Some parents are so nervous about the future cost of a college education that they never start saving. Their reaction is understandable. Estimates for the price of a college education in 18 years don't so much inspire sticker shock as sticker near heart attack.But experts say parents shouldn't worry about putting away enough to fully cover every college expense. Instead, shake off those doubts and just get your savings started. Cutting a few dollars out of your monthly budget, here and there, and investing can add up to an important contribution.
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"There's no more important time to start than when a child is young," says Joan Marshall, executive director of Maryland's college savings plan and chair of the College Savings Plan Network (CollegeSavings.org). "The younger a child is, the more time that gives them to save, and that reduces the amount they have to borrow later."
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Daphne Brogdon, who runs and blogs on CoolMom.com, says her family changed their spending habits in recent years to put away money for her three children's college educations. Occasional shopping trips to second hand stores to save money on school clothes helped their budget, as did consigning her maternity clothes. Brogdon also signed up for Upromise, a college savings program that puts a percentage of purchases into college savings.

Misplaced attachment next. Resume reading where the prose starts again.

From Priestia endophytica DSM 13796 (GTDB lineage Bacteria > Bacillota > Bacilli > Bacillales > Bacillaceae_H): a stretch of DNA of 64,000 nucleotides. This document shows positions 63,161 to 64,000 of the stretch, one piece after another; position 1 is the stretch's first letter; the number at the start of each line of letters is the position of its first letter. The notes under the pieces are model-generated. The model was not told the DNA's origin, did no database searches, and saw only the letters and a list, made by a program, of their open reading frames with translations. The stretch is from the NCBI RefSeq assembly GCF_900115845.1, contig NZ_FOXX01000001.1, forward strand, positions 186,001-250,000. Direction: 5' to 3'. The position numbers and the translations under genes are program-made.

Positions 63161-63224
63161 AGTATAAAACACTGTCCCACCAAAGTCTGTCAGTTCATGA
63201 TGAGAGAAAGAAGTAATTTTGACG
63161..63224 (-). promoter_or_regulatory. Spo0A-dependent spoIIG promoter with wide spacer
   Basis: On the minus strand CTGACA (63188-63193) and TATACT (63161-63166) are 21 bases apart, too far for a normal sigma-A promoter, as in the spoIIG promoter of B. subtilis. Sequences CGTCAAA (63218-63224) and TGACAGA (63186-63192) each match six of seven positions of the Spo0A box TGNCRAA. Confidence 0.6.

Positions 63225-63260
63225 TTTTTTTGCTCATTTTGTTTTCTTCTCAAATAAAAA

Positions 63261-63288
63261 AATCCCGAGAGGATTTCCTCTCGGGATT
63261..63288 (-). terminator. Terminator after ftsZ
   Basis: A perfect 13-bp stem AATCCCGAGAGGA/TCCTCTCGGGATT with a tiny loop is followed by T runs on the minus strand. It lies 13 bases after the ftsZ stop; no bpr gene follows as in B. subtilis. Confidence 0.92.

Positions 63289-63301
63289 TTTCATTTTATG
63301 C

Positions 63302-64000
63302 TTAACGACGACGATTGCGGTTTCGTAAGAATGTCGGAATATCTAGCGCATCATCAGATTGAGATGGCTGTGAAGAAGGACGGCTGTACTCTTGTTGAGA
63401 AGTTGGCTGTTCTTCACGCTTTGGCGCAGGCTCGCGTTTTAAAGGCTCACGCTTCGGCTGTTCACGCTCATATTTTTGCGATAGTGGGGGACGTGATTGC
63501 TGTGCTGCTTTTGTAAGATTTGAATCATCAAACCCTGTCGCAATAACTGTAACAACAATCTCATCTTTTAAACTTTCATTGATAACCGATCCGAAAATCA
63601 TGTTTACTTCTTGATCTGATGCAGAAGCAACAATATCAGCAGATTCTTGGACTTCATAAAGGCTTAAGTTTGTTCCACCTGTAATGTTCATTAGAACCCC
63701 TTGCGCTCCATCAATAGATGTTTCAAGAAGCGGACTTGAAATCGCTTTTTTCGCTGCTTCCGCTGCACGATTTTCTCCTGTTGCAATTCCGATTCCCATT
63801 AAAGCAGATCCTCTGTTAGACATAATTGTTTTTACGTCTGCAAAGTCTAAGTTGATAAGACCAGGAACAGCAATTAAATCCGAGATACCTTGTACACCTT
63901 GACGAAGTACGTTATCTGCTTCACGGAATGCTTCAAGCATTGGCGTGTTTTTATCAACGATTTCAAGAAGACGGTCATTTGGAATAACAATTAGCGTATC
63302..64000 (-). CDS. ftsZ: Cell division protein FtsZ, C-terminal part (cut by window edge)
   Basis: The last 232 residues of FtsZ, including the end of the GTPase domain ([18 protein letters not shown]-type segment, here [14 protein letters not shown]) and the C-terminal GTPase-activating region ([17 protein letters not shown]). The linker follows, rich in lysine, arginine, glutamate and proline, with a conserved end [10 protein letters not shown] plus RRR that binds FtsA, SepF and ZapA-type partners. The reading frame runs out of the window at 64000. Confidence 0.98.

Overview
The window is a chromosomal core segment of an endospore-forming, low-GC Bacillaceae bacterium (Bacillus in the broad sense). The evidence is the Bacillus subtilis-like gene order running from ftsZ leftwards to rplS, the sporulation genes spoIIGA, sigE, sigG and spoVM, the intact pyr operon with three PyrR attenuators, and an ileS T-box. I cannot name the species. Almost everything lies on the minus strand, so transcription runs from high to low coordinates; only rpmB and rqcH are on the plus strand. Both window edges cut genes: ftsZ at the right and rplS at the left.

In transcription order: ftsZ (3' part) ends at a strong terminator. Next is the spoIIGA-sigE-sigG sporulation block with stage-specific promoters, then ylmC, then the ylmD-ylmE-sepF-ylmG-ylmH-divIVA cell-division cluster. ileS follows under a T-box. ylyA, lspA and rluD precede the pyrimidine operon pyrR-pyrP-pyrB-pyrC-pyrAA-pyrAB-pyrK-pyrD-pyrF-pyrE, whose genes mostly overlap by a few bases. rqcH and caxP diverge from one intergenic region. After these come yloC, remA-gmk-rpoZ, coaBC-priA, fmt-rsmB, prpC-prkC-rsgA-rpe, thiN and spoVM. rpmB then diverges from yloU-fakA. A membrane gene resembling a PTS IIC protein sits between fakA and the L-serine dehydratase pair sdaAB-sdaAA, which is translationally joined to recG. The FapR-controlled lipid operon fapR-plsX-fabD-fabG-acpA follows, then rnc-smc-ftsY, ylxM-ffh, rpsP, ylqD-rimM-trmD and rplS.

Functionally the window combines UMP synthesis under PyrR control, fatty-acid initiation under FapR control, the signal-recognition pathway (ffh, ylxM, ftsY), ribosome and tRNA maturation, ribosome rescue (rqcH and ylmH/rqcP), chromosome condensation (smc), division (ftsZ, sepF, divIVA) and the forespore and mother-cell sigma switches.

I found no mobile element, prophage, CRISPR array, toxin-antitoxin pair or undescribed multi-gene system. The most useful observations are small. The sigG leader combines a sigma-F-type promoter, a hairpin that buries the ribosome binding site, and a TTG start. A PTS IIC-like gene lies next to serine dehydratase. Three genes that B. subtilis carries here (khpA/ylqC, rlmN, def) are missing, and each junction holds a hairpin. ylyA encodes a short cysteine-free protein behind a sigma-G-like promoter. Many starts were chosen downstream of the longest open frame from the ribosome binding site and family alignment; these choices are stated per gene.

"We're going to a financial planner," Brogdon says. "It's a good thing to defuse tensions to have a third party so someone can say, allocate money here. It's so emotional and hard to see the forest from the trees."
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Brogdon says the financial markets' swings hurt the money they'd saved for their older child, but they're taking advantage of the time they have to save for their younger children.
"The whole point is just to start," she says."Do it now. Just start."
Marshall encourages parents to take advantage of the 529 plans available in every state. The plans allow a tax deduction for contributions, grow tax-deferred, and are tax-free if used for college. Marshall also points to the psychological benefit of this sort of account. With a mutual fund, you can take money out of an account at any time. The financial incentives with a 529 plan act as a deterrent against taking the money out early for other purchases.
But if you're already paying for diapers, daycare, and still paying off your own college education, you may wonder where a monthly contribution is going to come from.
That's another common mistake, according to Marshall. Few people are sitting on an extra pile of money. Committing to automatic savings pays off in the long run for parents. Even $25 a month adds up. And if you're lucky enough to receive a bonus or another financial windfall, contribute then, too.
"When the market dropped, the people making automatic contributions generally stuck with it and were rewarded when the market turned up," she says. "But the people who wrote checks stopped writing checks and lost a year out of being able to save."
"I know parents of young children are especially financially strapped, but anything they do now is less they have to do later.
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